Ireland is full of surprises. It seems everywhere one goes even the most benign things are beautiful and interesting. For me every town, and every bit in between, brings something charming and new.

While traveling from Kinsale along the southern coast of Ireland we came upon these boats in a harbor bent over waiting for the Tide to awake them. I love how the small town is going about its business behind the boats normally. The boats seem to have personality to me. They look like proud boats just waiting for the tide to slowly regain their glory.

Below are a few Sea shanties to get you in the mood.

The Holy Ground

Fare thee well my lovely Dinah a thousand times adieu
We are saying goodbye to the Holy Ground and the girls we all love true
We will sail the salt seas over and then return to shore
And still I live in hopes to see the Holy Ground once more.
Fine girl You Are.

Now when we’re out a-sailing and you are far behind
Fine letters will I write to you with all the secrets of my mind
The secrets of my mind, me girl, you’re the girl that I adore
And still I live in hope to see the Holy Ground once more.
Fine Girl You Are.

Oh, now the storm is coming, I see it rising soon
For the night is dark and dreary, you can scarcely see the moon
And the good old ship she is tossing about and the rigging is all tore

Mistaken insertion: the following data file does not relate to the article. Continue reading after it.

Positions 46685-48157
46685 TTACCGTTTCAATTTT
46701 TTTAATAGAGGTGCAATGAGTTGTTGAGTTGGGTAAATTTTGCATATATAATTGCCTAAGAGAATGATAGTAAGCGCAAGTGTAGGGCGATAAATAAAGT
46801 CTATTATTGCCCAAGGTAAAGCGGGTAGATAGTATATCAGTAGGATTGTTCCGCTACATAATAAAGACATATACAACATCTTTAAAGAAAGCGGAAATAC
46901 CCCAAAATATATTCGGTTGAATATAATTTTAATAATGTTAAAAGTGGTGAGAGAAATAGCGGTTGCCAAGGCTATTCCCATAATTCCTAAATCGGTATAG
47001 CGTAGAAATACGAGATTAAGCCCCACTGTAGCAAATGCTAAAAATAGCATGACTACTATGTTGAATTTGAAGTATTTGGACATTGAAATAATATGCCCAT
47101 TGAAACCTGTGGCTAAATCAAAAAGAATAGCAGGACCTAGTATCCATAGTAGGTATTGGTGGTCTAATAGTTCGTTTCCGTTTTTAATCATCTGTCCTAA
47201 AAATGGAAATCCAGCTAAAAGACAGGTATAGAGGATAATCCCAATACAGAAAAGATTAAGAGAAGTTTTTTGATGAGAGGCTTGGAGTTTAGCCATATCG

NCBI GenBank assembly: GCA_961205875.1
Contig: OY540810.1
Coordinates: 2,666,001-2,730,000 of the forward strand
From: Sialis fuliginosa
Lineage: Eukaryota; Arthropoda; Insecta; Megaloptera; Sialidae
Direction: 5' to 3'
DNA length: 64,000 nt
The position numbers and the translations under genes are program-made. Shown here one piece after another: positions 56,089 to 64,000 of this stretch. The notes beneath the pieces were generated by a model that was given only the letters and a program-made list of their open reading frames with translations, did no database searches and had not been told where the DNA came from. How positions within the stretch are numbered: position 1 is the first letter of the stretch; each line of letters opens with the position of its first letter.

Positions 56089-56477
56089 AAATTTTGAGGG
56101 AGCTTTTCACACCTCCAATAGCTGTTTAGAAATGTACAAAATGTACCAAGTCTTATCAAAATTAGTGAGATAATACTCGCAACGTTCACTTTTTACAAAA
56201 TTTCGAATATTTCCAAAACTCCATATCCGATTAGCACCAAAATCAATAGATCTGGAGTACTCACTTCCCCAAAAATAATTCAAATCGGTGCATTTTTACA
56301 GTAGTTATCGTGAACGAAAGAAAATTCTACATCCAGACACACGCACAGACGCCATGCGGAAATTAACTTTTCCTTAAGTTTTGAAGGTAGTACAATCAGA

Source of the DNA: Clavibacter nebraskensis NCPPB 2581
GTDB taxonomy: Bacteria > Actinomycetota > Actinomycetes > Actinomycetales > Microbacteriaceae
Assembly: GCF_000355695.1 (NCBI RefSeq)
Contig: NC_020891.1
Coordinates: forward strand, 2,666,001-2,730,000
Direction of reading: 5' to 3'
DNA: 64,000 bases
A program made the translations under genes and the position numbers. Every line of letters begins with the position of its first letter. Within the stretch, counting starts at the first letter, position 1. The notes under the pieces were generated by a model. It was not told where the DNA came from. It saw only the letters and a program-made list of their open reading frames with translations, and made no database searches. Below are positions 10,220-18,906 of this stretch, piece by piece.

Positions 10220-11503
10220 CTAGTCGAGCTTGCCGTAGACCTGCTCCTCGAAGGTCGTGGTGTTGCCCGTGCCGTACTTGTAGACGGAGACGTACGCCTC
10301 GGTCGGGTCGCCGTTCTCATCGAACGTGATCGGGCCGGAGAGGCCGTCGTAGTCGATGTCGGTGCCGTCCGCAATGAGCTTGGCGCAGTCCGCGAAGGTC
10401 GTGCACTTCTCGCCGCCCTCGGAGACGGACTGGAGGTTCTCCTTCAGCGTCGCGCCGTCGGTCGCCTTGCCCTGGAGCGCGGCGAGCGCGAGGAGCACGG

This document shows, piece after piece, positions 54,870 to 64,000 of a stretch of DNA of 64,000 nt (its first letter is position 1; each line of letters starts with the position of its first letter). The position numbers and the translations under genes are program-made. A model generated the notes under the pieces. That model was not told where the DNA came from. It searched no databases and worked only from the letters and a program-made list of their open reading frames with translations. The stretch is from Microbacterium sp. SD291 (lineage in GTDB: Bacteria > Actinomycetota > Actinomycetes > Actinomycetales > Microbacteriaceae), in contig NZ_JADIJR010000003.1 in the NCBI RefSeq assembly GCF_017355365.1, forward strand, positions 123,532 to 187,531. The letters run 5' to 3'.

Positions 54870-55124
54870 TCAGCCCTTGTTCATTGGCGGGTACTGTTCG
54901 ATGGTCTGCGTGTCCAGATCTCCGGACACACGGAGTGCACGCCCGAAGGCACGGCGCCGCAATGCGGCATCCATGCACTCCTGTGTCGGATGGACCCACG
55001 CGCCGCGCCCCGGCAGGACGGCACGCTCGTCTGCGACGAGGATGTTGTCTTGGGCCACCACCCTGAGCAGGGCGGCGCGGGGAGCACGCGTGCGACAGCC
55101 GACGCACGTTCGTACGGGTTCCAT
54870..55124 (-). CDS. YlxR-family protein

But still I live in hope to see the Holy Ground once more.
Fine Girl You Are.

One More Day

Oh, have you heard the news, me Johnny
One more day
We’re homeward bound tomorrow
One more day
Only one more day, me Johnny
One more day
Oh, rock and roll me over
One more day
Don’t you hear the old man growlin’
Don’t you hear the mate a howlin’
Don’t you hear the caps’n pawlin’
Don’t you hear the pilot bawlin’
Only one more day a-howlin’
Can’t you hear the gals a-callin’
Only one more day a-rollin’
Can’t you hear the gulls a-callin’
Only one more day a-furlin’
Only one more day a-cursin’
Oh, heave and sight the anchor, Johnny
For we’re close aboard the port, Johnny
Only one more day for Johnny
And your pay-day’s nearly due, Johnny
Then put out your long-tail blue, Johnny
Make your port and take your pay, Johnny
Only one more day a-pumpin’, Johnny
Only one more day a-bracin’
Oh, we’re homeward bound today, Johnny
We’ll leave her without sorrow, Johnny
Pack your bags today me Johnny
Oh, an’ leave her where she lies, Johnny